Episode #178: Stephanie Ryan

Dana GoodierOut of the Trenches Podcast

Dr. Stephanie Ryan, Ph.D. is a chemist, a boy mom, and a social media influencer who enjoys using her background to create superior educational products and content. Although an academic at heart, Dr. Stephanie is passionate about learning through play. She can be found helping young kids explore the fascinating world around them. Over the years, Dr. Stephanie has taught science to all age groups, both in and out of the classroom, helping toddlers learn about their world and college students define theirs.

She is an active member of the chemistry education community and is currently a committee member of the International Activities Committee for the Division of Chemical Education. Dr. Stephanie earned her Ph.D. in the Learning Sciences and her M.S. in Analytical Chemistry from the University of Illinois at Chicago. She earned her B.S. in Chemistry from Saint Mary’s College.

Trench story: When she was taking time off to have her son. Revisited concepts from a diff. age group-complicated to explain things to a toddler. found out how to simplify tricky concepts for adults to little kids. Sometimes kids give her answers that have her think a different way. It’s not a set lesson plan. She feeds off students.

Learning Together with Your Family, Kitchen Chemistry/Kitchen Science tips for families: that was another trench, during pandemic, what she could do w/ son. Rigid science experiments thought it wasn’t fun. Approach it from their lens. If the kid likes bugs, approach it from that lens. Diff. b/w spiders and insects. Themed packs. Use items already around the house. Baking soda/vinegar. It’s part of natural curiosity. To an older kid, ask “What’s happening?” A garden is science. Put seed in sunny vs. shaded areas. W/ young kids, not necessarily doing experiments. Teach them to make better observations. She likes to make parfait patterns ABAB. Can use popcorn in yogurt. Kids make a ratio with popcorn. It is math. Kids can recognize patterns.

Tell us about some fun activities parents can do at home with materials they likely have in their home already? Give some examples of materials. She spells them on social. Yeast with sugar, reaction that occurs, produces gas. Time Lapse video. Ballon comes up, how does it apply to baking? Qu’s can get more pointed depending on the kid’s age. Freeze baking soda paste. Drop vinegar on it. Theme- bugs ones shaped like caterpillars. Food color, oil, water. lava lamps.

What if I don’t know the right answer or how to explain something? Should I correct my child if they have an incorrect understanding of something? Generational difference. Teachers have access to google today. Let’s ask Siri. Show them you don’t know the answer. They need to see that adults collaborate. Look it up together. She has a series on Tik Tok about this. In terms of a kid’s incorrect understanding- you want to correct; it may shut them down. Instead, say “let’s try it”. Kids can tweak their own mental model & apply in diff way, like rain turns to sleet. Find a contrasting case for MS/HS that shows the real facts.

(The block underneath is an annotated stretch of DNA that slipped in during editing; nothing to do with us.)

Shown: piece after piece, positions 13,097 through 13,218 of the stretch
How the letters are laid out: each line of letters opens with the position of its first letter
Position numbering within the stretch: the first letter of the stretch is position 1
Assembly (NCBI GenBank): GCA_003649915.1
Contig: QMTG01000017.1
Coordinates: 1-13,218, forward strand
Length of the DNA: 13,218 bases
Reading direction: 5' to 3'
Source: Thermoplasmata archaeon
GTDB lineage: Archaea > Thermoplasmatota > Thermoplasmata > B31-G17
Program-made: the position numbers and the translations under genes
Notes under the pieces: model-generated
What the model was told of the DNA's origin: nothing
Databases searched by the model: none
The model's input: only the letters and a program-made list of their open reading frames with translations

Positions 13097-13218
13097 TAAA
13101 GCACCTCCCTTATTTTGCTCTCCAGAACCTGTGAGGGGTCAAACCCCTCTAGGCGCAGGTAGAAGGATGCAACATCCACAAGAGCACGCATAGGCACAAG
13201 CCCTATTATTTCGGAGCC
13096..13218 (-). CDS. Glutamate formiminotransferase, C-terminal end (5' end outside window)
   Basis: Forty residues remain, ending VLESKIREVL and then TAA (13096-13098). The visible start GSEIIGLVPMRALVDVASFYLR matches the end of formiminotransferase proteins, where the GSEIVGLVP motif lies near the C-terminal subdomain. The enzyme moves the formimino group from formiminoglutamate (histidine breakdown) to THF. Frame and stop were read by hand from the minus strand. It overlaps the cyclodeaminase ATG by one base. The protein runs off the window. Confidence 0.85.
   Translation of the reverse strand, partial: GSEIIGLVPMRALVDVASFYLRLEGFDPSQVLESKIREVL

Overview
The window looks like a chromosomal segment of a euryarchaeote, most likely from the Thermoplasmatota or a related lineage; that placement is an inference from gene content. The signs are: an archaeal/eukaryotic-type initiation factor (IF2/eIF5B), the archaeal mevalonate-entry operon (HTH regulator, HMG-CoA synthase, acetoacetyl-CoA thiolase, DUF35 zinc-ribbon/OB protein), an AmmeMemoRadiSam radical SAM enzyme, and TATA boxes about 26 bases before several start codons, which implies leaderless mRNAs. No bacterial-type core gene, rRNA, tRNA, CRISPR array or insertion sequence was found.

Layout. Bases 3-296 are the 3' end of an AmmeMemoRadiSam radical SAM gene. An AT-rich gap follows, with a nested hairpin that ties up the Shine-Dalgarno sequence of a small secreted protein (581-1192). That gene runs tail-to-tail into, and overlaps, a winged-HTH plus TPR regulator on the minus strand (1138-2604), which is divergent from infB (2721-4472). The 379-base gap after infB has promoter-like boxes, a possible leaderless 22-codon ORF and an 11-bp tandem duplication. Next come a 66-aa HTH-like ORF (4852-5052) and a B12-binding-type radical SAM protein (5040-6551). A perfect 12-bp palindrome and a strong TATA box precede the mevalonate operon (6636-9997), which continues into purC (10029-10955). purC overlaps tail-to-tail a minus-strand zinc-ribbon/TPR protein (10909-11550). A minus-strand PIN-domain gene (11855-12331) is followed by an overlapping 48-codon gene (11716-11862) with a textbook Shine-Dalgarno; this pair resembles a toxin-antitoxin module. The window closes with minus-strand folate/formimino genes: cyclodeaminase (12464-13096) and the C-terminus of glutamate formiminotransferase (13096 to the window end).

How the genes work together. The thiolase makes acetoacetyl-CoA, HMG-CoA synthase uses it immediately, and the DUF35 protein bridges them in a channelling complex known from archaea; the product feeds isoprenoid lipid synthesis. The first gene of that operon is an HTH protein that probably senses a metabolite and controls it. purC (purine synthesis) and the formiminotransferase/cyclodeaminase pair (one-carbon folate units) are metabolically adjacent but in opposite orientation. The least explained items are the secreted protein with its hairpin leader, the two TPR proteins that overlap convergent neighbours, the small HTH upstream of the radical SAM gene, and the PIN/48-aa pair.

How can I incorporate reading into my Science and math activities, point to specific books, she said it depends on the content. She has some for small children. For older kids, you can pull in science news. Dependent on grade level. PreK-K “Very hungry caterpillar”, you could tie in purchasing toy caterpillars. Could do hole punches thru food the caterpillar is supposed to eat. As SS teacher, you can do a lot with your scientists. ELA- you can write about scientific discoveries. Math- exponential growth. Working with teachers at same grade level. Cross-collaboration is important. ELA teachers may have misconception.

How old do children need to be to learn about STEM concepts? Touch base on even Pre-K. Her pre-k son did a soil experiment. How STEM can be more interactive for students who need to be challenged. How can the child advocate for themselves? Even before pre-K. Kids in highchairs throwing food are learning about gravity. They can read science books, watch science cartoons. Designing experiments. Looking for patterns.

How did you get the idea to write your book “Let’s learn about science”? Talk about the publishing process. By the time it came out, her son didn’t recognize characters. Talk about her initial desire to write it. In her day job, writing standardized assessments, while son was playing, she realized we sort in toddler years. We know solids are something we pick up. She started when he was 1. Came out when he was 3. She uses real toys in her book. “Which isn’t like the other?” You could answer “these three are red, the other’s blue”. Some kids were having trouble deciding what a solid is. Published right as pandemic hit. Massive online push.  Blessing for her- gave him something to do during the pandemic. She has follow-up ideas for chemistry. Activity book she is working on.

Key quotes:

 Science Click To Tweet ” username=”@outoftrenchespc”].

Find Dr. Stephanie online For great learning activities in the sciences, book recommendations, and more, follow Dr. Stephanie on FB, Tik Tok, Instagram at @letslearnaboutscience

View this episode on YouTube: https://youtu.be/1b_kDx9dT8s



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